How To: Planting Plan Tricks?

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    Hello all,

    I was wandering if there is an easier way to place plants in a given (irregular) area, and have them spaced evenly apart. For example i have a given plant material that needs to be 15″ on center.  I usually set an array path and let it follow each outside edge but this still is imperfect and requires alot of adjusting to get the plants lined up correctly.  If anyone has any tricks let me know it would help me out a ton.  Thanks


    I do see how this in “real life” scenarios makes sense.  I ask for organization purposes.  I am new to the profession. (2 weeks in) and was just wondering if there is a faster and efficient way to do this.  But I do understand your point.  Thank you!

    Andrew Spiering

    Hi Matthew,

    Great question!  Assuming you are using AutoCAD?  I primarily used the array command to layout plant material.  Another tool to consider is the measure command (me) which allows you to set blocks along any line.  Check out the tutorial below (measure command starts around 4:30):

    If you are trying to fill an area with plants, then you just offset each line based on your spacing, then run the measure command on each.  If you are on AutoCAD, I recommend using Land F/X.  They have an amazing tool that takes the hassle out of creating planting plans.  Two other great solutions are Dynascape and Vectorworks.

    Also, you can move so much faster with  hotkeys than pointing and clicking tools on the ribbon.  You may also want to check out this discussion – there are some great tips shared related to planting.  

    Hope this helps!



    What scale will you be plotting at?

    Chris Lazarek

    Buy LandFX

    Paul Deering

    Brian,  I’ve been using the “cloud” function in AutoCAD for years to outline a plant grouping, and then taking the area that AutoCAD will give you for that cloud, divide by the square of the plant spacing for that particular type of plant and label the “cloud” with the plant abbreviation and quantity.  I started this in frustration with groundcover spacing that is not definitive enough about actual quantities (how far from edge to start etc.).  This method also means you call for enough plants – I think people get tired of clicking in every plant individually which I suspect is the cause of those landscapes with plants sprinkled around sparsely.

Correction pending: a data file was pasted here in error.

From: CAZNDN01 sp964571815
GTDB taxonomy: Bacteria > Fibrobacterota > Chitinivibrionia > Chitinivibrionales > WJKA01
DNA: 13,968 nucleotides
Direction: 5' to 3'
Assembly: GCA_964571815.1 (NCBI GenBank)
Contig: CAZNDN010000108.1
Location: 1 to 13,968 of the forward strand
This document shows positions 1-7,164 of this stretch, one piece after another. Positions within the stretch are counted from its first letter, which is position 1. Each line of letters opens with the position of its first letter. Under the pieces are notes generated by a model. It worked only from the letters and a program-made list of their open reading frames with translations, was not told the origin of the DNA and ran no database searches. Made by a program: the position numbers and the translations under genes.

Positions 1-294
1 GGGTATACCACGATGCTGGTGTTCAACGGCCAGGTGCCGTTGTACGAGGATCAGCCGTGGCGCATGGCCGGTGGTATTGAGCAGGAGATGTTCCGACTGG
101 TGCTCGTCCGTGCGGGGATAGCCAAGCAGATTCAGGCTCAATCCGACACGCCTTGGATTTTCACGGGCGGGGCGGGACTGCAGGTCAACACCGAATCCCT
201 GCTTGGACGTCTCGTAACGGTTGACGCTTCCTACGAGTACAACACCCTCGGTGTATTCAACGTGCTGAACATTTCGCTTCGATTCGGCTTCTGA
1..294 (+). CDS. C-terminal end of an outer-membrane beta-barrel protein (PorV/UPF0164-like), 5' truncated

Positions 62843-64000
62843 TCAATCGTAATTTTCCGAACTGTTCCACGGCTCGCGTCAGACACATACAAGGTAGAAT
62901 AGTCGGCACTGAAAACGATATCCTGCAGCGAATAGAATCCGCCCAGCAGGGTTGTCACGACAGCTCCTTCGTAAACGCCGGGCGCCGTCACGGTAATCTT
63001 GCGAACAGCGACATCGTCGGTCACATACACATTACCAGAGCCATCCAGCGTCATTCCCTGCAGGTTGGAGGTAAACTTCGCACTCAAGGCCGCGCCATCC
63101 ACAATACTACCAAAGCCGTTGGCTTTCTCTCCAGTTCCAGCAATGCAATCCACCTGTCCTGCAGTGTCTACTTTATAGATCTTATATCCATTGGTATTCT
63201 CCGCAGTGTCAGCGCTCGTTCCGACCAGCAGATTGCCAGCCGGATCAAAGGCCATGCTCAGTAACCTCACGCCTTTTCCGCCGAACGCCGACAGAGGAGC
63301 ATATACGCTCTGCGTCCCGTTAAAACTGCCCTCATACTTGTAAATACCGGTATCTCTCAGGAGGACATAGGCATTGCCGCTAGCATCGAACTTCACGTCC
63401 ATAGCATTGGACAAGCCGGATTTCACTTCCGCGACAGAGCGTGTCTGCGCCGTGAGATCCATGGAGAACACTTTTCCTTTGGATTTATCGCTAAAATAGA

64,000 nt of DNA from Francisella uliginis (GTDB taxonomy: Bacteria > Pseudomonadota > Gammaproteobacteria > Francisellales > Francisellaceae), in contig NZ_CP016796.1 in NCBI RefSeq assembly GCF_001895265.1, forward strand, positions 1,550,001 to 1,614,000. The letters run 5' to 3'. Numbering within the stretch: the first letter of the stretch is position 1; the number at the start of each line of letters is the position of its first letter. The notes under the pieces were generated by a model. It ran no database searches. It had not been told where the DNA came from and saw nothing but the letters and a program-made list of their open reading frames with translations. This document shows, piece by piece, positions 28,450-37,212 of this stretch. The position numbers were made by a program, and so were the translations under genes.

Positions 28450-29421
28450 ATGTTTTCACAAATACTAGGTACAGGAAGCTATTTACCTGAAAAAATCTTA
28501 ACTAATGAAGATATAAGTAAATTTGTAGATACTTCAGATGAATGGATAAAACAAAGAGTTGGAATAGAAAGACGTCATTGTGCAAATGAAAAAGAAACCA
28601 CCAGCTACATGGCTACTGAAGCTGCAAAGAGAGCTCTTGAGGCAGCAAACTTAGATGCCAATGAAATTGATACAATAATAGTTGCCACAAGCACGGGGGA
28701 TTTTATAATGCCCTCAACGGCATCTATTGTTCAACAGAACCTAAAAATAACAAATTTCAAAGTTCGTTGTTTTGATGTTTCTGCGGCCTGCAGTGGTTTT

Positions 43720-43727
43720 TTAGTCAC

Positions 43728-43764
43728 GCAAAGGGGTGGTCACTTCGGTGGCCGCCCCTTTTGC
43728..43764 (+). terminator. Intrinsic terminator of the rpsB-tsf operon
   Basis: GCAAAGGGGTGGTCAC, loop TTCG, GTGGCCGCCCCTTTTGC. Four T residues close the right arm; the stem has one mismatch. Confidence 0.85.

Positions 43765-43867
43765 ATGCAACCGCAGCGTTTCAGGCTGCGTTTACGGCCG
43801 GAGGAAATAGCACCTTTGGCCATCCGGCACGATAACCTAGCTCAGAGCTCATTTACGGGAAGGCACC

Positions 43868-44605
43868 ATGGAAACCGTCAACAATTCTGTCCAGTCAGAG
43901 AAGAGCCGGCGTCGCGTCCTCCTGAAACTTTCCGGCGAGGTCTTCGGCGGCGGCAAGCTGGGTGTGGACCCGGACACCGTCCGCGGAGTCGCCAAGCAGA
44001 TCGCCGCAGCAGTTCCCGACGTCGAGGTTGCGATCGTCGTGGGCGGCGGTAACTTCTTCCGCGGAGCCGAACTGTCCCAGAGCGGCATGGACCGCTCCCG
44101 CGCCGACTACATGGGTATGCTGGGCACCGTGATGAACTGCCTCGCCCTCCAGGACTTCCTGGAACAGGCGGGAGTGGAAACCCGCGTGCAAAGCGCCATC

Jeremiah Farmer

    I’ve only seen a couple of vaguely usable techniques.

    One was to place the Cross hatch in the area, then explode the hatch and use the intersections as snap points for the blocks.

    The other was to offset the polyline inward, and use those concentric polylines with the Measure command.

    But both of these run the risk of wildly overlapping plants — the former at the edges, and the latter in the interior.

    When you say it requires a lot of adjusting, you’re not kidding.  But you’re using the equivalent of millions, if not billions, of lines of code, perceiving geometric shapes and their relative distances to each other.  It’s a bit of a challenge to translate that into computer code.  The only way a computer could approximate that, would be to keep “nudging” individual symbols, attempting to minimize the wasted space.  The end result might look fantastic, but it might well sit there chugging for many minutes for a fairly typically shaped area.

    I’ve been experimenting with something that is a little of both — basically, give the user a control panel to more easily adjust them, taking ownership of that “nudging” process.  Or as I’ve been thinking of it, similar to shaking an irregular piece of tupperware filled with marbles.



    I started messing around with the path array command and found that you can control pretty accurately the spacing of plants. You can also tell it how many rows you want and everything. You can also hover over it when the command is done and add/ subtract plants in a row. And change the spacing. It’s pretty cool. Still need to check out land F/x! Hear alot of great things about it.